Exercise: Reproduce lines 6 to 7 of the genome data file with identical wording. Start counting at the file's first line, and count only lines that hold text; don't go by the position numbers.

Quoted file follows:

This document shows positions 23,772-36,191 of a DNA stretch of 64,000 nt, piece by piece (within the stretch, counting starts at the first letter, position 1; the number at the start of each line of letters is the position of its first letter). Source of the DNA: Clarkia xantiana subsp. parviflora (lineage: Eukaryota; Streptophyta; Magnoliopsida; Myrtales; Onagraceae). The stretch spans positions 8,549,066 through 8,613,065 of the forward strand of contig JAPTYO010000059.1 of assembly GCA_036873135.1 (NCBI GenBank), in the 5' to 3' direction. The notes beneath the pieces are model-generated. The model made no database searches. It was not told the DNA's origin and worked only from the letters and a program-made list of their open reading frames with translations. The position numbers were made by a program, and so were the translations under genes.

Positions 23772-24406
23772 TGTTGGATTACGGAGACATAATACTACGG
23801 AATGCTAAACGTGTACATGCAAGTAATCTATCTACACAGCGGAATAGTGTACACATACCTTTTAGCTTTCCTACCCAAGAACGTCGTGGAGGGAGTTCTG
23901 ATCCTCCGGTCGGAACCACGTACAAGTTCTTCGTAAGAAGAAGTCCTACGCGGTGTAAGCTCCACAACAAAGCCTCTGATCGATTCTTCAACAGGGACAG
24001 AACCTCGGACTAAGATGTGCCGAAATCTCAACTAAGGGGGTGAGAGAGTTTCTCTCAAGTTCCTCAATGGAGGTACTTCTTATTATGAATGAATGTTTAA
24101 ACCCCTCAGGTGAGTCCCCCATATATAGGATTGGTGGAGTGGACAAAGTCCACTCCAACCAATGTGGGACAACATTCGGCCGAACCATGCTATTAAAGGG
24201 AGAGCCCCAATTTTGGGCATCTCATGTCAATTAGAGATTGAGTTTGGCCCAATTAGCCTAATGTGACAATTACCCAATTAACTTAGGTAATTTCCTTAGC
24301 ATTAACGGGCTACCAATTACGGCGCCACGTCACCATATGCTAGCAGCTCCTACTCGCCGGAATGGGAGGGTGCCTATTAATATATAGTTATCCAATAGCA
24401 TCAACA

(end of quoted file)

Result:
24001 AACCTCGGACTAAGATGTGCCGAAATCTCAACTAAGGGGGTGAGAGAGTTTCTCTCAAGTTCCTCAATGGAGGTACTTCTTATTATGAATGAATGTTTAA
24101 ACCCCTCAGGTGAGTCCCCCATATATAGGATTGGTGGAGTGGACAAAGTCCACTCCAACCAATGTGGGACAACATTCGGCCGAACCATGCTATTAAAGGG